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What are the impacts of grazing and cutting events on the N₂O dynamics in humid temperate grassland?

Rafique, Rashad, Anex, Robert, Hennessy, Deirdre, Kiely, Gerard
Geoderma 2012 v.181-182 pp. 36-44
agricultural soils, cattle, cutting, denitrification, grassland soils, grasslands, grazing, nitrification, nitrogen, nitrous oxide, silage, soil temperature, spring, summer, temporal variation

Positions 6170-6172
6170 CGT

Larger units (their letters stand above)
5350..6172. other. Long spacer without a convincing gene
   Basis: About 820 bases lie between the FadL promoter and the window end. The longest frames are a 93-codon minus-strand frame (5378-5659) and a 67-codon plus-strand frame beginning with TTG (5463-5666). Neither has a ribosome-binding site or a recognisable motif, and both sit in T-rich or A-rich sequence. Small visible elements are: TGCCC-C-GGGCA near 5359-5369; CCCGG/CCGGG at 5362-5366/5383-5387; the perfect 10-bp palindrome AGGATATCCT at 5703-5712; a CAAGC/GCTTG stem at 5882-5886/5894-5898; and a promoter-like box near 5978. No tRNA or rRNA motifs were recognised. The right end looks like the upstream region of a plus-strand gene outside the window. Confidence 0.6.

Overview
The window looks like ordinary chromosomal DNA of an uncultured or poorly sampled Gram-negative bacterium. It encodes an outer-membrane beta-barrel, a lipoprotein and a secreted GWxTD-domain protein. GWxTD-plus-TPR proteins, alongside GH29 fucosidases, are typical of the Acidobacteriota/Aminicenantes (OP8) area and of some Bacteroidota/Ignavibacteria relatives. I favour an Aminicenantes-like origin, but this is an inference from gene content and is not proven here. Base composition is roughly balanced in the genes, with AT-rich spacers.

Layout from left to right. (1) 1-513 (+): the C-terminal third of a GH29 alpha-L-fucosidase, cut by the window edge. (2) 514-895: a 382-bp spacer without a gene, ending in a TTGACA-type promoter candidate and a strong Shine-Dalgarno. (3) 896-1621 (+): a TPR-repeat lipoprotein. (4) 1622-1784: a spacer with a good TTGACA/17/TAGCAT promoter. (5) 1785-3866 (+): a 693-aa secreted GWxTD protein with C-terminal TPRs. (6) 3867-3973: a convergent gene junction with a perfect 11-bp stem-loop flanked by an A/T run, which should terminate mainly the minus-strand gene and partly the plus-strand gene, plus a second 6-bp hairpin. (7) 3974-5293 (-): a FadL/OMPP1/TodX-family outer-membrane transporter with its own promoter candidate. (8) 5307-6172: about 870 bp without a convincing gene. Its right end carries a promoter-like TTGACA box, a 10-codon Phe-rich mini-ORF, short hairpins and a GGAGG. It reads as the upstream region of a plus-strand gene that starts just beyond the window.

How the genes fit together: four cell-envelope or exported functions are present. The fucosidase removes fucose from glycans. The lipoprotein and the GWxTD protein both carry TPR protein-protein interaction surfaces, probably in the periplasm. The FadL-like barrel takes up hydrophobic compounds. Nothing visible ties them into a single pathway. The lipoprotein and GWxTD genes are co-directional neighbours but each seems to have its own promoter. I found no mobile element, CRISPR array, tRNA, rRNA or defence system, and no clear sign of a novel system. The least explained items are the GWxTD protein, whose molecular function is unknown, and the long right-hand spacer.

Atmospheric concentrations of nitrous oxide (N₂O) have been increasing over the last century with much of this increase from agricultural soils, fertilized with nitrogen. To understand the N₂O emissions from terrestrial ecosystems (e.g. grassland soils) it is necessary to understand the processes leading to N₂O production. From February to August in 2010, we conducted a field study to measure the N₂O fluxes using the chamber technique, at a grazed and cut grassland site in South West Ireland. The objectives of the study were: 1) to understand the temporal variation of the N₂O fluxes during the spring and summer periods; 2) to examine the separate effects of grazing and cutting events on N₂O fluxes; and 3) to examine the relationship of soil ammonium (NH₄+−N) and soil nitrate (NO₃--N) with N₂O fluxes. We found the highest peak of daily N₂O flux occurred at the start of spring; however the total of summer fluxes (June, July and August) of 1.81±0.7kg N₂O–Nha⁻¹ were higher than those of the spring (March, April and May) fluxes of 1.51±0.6kg N₂O–Nha⁻¹. The soil NH₄+−N concentration was higher than the soil NO₃–N concentration over the study period and elevated N₂O fluxes coincided with elevated soil NH₄–N concentrations. There were two short (2day duration) cattle grazing events; one on April 26/27 and the second on June 27/28. There were two grass cutting (for silage) events: on May 30 and on August 4. After the two grazing and two cutting events, the N₂O fluxes increased markedly. After both grazing events, there was an immediate step increase of ~200μg N₂O–Nm⁻²h⁻¹, after which the fluxes decreased over the next few weeks. After both cutting events, there was a gradual increase in N₂O fluxes over the next several weeks. We found that the N₂O flux increases post grazing, were due to grazing only, since the other variables (soil temperature, WFPS, N application) did not change. However, the flux increases post cutting could not ascribed to cutting only, as other flux favouring variables of: changes in soil temperature and WFPS also occurred at this time. The N₂O fluxes correlated better with soil NH₄–N concentration (r²=0.73 (p=<0.05)) than with NO₃--N (r²=0.25 (p=not significant)). The occurrence of elevated NH₄–N in conjunction with elevated WFPS, frequently in the range of 50–60% suggests that nitrification rather than denitrification was likely the dominant process involved in the production of N₂O at this site.